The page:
According to the first US census, the new republic had 3.8 million people in it. Whether born in North America or not, these people came from a variety of religious, ethnic and cultural backgrounds. They spoke many different languages. They lived, worked and worshipped in completely different ways. In short, they had very little in common with one another, apart from geography.
With the ratification of the new Constitution on 29 May, 1790, the population along the coast of the North American continent – at least, from Georgia through southern Maine – became officially members, if not citizens, of a new country. This country hadn't come about by accident – it had been made up on purpose by a bunch of rabble-rousers and political utopians. Now, it was up to the folk in the cities, towns, hamlets, farms and wilderness to make up a national culture. They didn't have a lot to work with.
Almost exactly half of this population were under 16. When it came to forging a national identity, this fact represented both a challenge and an opportunity. The challenge lay in the almost total ignorance of history on the part of young people. (At this point, some observers might mutter, 'So what else is new?') The opportunity lay in the possibilities presented by a tabula rasa on the cultural front. (Television advertisers may find this scenario familiar.) The task before propagandists would be to turn recent shared experience into a series of iconic moments that burned into the national consciousness and engendered a sense of belonging, bringing to fruition the promise of e pluribus unum.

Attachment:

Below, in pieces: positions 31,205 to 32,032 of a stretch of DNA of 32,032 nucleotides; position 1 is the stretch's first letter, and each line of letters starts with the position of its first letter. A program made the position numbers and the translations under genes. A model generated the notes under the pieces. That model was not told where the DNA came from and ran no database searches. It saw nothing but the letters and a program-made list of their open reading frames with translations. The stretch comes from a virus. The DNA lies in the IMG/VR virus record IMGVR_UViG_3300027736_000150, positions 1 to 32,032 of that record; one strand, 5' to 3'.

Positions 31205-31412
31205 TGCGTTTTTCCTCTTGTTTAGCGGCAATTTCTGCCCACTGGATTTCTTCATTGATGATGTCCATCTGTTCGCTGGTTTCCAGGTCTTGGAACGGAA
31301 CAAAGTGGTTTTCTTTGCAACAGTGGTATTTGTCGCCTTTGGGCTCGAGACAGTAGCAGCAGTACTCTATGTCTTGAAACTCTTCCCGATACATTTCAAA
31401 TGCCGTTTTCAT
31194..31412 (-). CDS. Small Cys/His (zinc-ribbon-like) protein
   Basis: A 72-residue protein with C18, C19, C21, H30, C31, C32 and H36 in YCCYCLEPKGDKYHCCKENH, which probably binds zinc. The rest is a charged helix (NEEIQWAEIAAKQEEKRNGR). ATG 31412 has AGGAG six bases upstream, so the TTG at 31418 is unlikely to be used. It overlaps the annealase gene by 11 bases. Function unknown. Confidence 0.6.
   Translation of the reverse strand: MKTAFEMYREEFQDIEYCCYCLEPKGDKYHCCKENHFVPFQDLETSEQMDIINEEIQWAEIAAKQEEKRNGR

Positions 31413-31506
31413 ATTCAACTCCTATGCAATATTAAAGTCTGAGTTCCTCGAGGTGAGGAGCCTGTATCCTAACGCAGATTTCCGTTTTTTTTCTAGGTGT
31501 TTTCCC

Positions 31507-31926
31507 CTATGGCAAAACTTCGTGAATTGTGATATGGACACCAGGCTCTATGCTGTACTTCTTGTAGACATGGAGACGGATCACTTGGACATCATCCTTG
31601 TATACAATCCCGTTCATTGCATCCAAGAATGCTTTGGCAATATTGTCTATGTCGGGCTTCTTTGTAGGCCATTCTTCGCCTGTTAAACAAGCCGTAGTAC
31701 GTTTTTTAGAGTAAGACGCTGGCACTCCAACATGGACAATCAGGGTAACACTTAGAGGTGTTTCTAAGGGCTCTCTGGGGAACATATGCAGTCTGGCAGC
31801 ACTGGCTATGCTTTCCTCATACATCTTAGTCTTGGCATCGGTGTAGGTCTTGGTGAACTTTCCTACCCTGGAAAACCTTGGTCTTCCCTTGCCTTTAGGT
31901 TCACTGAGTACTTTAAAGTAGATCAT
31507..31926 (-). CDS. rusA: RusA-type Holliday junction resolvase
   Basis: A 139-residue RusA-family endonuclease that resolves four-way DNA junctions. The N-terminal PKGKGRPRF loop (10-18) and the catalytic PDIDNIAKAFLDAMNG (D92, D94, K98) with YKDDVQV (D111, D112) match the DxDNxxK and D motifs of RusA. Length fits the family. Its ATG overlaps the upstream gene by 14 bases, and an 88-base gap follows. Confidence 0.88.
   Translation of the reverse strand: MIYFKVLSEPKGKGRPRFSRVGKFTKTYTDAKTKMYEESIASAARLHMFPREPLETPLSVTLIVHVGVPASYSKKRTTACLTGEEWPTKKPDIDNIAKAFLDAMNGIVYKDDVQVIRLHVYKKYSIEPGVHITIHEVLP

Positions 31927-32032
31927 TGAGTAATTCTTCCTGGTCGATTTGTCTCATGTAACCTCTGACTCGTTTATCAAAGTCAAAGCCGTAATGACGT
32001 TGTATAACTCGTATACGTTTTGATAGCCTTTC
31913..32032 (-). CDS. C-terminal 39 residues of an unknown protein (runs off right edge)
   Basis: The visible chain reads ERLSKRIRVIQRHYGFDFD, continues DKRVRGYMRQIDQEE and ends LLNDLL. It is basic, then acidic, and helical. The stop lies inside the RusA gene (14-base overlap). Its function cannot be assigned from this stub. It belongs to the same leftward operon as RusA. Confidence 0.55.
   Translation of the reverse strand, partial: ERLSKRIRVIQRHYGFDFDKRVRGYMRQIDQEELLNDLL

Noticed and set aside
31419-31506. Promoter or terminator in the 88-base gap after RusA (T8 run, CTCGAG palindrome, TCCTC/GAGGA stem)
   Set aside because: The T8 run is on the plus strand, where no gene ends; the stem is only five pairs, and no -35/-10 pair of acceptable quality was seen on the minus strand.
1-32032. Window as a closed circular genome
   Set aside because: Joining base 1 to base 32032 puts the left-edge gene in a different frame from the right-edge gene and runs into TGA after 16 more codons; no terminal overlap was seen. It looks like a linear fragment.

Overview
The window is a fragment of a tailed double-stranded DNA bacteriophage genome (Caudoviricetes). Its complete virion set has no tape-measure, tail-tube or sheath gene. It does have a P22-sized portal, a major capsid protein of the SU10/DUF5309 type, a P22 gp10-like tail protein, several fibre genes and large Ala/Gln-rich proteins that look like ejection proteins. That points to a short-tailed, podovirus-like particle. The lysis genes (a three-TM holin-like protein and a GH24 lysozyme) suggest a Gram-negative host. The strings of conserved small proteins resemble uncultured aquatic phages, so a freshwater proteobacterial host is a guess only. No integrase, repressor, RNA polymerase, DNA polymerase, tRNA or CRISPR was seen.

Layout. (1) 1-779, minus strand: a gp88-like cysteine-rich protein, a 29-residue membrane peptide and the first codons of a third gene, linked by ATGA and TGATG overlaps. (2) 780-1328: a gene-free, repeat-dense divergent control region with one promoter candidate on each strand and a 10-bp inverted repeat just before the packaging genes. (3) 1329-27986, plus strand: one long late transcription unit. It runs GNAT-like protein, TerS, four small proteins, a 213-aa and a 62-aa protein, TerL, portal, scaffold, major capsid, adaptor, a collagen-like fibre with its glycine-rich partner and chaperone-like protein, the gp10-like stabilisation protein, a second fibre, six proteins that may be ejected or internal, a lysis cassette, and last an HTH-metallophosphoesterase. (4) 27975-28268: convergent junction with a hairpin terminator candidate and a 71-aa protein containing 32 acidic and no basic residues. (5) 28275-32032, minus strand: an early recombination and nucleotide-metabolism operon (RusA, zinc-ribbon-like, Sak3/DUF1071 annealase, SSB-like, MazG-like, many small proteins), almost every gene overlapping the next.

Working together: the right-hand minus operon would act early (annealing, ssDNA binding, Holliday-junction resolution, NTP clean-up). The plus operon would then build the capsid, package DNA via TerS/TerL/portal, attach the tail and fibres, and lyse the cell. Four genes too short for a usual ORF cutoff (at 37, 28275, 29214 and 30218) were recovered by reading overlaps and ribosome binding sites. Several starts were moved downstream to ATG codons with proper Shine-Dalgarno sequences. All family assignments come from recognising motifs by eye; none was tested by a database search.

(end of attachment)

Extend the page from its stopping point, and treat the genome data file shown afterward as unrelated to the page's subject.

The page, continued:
Thus arose those twin pillars of the American civil religion: the hero and the soundbite.
Hero: George Washington. Statesman Extraordinaire
Soundbite: First in war, first in peace, and first in the hearts of his countrymen.
Henry Lee, 1799.
A later historian called George Washington 'the indispensable man'. Washington was indispensable to the scheme of nation-building for two important reasons. The first was his recognised leadership. He was a national figure everyone could rally around. The second reason was the key: Washington's proven ability to relinquish power.
When the American War of Independence ended in 1783, Washington was uniquely situated to pronounce himself king. After all, he commanded a large, victorious army. Instead, the commander-in-chief behaved in a way almost completely unlike, say, Julius Caesar. He made a handsome speech to his troops and... retired. He went back to his Virginia farm. Admiring bystanders compared him to Cincinnatus, a famous old Roman warrior/farmer.
Of course, Washington did not dwell long at Mount Vernon. He was soon called back to Philadelphia, there to preside grumpily over the Continental Congress. He complained about their dilatory attendance and lack of unity. Eventually, a new Constitution had to be framed. Once it was, they needed a President – one who, unlike most leaders before him, would actually go away once his term of office was over. Washington behaved magnificently in that regard. He came, he served, he posed for pictures, and most important, he went home. And remained first in their hearts.